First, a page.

When the microscope of Colin Kaepernick’s collusion grievance against the NFL began focusing closely on President Donald Trump the past few months, one team owner continued to find his way to the forefront of conversations with those close to the former San Francisco 49ers quarterback. One billionaire who was becoming the glue binding together the assertion that NFL franchise owners were carrying a torch not just for their bottom lines when it came to players protesting in the league, but also for Trump, who was browbeating the NFL senseless.
Surprisingly, it wasn’t Dallas Cowboys owner Jerry Jones, who had private conversations with Trump and relayed the content of those talks to the NFL’s fraternity of billionaires. Nor was it New England Patriots owner Robert Kraft, who had famously shared a flight on Air Force One with the president and was squarely in his political corner. Or even the Houston Texans’ Bob McNair, who had donated a whopping $2 million to the pro-Trump group Great America, along with another $1 million directly to Trump’s inaugural committee.
Yes, these were pillars in the league’s collection of Trump supporters, along with a smattering of others who offered financial support to the president, including the New York Jets’ Woody Johnson, Washington Redskins’ Dan Snyder, Jacksonville Jaguars Shad Khan, Los Angeles Rams’ Stan Kroenke and Tampa Bay Buccaneers’ Edward Glazer. But someone always stood out above the rest. The one who made the mistake of admitting that his thought process on player protests during the national anthem was directly influenced by Trump’s never-ending jabs.
It was the Miami Dolphins’ Stephen Ross.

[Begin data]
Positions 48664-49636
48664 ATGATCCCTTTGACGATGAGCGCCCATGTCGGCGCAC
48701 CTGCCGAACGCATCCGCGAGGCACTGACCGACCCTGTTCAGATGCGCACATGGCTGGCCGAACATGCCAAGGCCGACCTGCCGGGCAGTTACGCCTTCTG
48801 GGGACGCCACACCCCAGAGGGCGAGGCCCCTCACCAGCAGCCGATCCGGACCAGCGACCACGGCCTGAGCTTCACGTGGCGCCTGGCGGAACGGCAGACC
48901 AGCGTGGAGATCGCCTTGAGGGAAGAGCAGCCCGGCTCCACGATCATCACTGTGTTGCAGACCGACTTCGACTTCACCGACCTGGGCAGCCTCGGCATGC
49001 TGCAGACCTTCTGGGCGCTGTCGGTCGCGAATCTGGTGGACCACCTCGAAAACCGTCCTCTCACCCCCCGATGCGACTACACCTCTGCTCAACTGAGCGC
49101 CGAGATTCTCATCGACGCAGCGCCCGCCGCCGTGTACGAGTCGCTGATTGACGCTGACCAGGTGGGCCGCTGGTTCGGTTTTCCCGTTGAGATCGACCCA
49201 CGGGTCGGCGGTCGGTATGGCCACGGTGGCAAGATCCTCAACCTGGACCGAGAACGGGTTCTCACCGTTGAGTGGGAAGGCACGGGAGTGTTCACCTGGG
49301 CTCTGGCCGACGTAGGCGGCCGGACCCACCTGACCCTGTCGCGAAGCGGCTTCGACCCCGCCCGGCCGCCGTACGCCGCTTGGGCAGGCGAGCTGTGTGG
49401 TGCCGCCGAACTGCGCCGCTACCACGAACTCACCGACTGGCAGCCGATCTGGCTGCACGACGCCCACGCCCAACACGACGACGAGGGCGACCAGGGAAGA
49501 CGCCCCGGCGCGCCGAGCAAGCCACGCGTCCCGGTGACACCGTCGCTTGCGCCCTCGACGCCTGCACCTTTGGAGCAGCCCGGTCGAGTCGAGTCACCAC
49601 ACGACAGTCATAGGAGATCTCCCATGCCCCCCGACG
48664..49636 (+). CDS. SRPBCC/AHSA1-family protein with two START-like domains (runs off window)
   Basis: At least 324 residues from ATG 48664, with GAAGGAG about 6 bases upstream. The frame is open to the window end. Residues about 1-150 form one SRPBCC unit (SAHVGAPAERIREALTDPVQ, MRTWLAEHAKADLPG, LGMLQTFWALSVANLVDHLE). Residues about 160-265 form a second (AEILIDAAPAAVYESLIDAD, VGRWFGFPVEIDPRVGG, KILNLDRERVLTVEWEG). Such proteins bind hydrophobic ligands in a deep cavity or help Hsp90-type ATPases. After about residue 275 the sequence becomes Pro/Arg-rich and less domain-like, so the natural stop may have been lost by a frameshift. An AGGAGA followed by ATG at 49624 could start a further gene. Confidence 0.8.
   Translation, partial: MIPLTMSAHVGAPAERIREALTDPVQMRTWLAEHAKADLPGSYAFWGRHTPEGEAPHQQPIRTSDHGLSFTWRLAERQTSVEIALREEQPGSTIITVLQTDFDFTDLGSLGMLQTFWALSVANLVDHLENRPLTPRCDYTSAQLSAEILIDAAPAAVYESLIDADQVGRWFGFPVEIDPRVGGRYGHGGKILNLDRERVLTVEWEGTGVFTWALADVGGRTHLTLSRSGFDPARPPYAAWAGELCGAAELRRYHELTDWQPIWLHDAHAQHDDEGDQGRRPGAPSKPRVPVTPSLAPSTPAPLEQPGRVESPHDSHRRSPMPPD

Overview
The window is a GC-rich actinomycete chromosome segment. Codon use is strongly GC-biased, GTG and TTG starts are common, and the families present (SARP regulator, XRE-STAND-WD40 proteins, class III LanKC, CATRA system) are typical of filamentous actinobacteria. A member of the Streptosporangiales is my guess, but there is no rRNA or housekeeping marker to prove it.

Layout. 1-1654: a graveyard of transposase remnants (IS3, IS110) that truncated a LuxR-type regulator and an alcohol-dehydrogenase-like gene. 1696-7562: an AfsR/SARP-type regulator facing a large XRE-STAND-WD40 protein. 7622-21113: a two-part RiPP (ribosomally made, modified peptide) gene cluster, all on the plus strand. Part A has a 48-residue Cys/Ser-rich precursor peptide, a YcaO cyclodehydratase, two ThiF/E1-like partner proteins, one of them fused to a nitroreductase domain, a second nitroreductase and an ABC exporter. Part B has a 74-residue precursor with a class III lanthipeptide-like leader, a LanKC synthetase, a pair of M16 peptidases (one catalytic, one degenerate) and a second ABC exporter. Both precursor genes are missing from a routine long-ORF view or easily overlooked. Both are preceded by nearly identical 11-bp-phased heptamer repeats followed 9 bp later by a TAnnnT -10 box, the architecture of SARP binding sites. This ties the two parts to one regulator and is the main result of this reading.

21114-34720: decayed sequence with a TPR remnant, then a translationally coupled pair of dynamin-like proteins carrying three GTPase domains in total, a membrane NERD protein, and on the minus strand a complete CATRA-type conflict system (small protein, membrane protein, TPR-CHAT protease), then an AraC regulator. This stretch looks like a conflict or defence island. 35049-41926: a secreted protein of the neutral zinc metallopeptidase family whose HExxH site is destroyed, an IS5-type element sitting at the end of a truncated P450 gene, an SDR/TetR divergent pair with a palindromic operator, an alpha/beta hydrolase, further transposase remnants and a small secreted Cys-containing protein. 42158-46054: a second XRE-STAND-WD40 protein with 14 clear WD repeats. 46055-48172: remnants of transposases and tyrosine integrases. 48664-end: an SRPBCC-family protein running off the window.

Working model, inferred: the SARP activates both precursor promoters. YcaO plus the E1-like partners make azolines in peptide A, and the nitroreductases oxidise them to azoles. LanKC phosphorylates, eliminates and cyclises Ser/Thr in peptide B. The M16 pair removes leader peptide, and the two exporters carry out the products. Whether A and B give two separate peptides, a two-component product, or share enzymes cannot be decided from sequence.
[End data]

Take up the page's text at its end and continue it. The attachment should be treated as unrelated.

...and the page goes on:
The New York real estate developer who has known Trump for decades. The guy who founded RISE (Ross Initiative in Sports for Equality), a nonprofit with an aim of “harnessing the unifying power of sports to improve race relations and drive social progress.” The guy who supported player protests during the national anthem.
Until he didn’t.
And then did again.
But now doesn’t. Again.
In the land of wishy-washy, public relations-driven policy, Ross is sitting on the throne this week. The NFL itself isn’t far behind, as hours after the Dolphins’ policy became public in an Associated Press report, the league issued a joint statement with the players union that said, “No new rules relating to the anthem will be issued or enforced for the next several weeks” while the two sides work on a resolution in wake of the union’s grievance over the league’s policy.
Ross earned his crown when the Dolphins became the first known NFL team to formulate and distribute a hardened rule against protests during the anthem, drawing up internal literature that classifies “Proper Anthem Conduct” as an act that relates directly to “conduct detrimental to the club.” In layman’s terms, the Dolphins officially made “anthem conduct” into a vague, subjective and suspendable disciplinary point. To the tune of as many as four games.
Multiple teams in the league – or all of them – could have similar rules on the books by the start of preseason games. And there’s a possibility that others do now, thanks to a May vote at the league’s Atlanta meetings that made anthem-related “conduct” a punishable offense.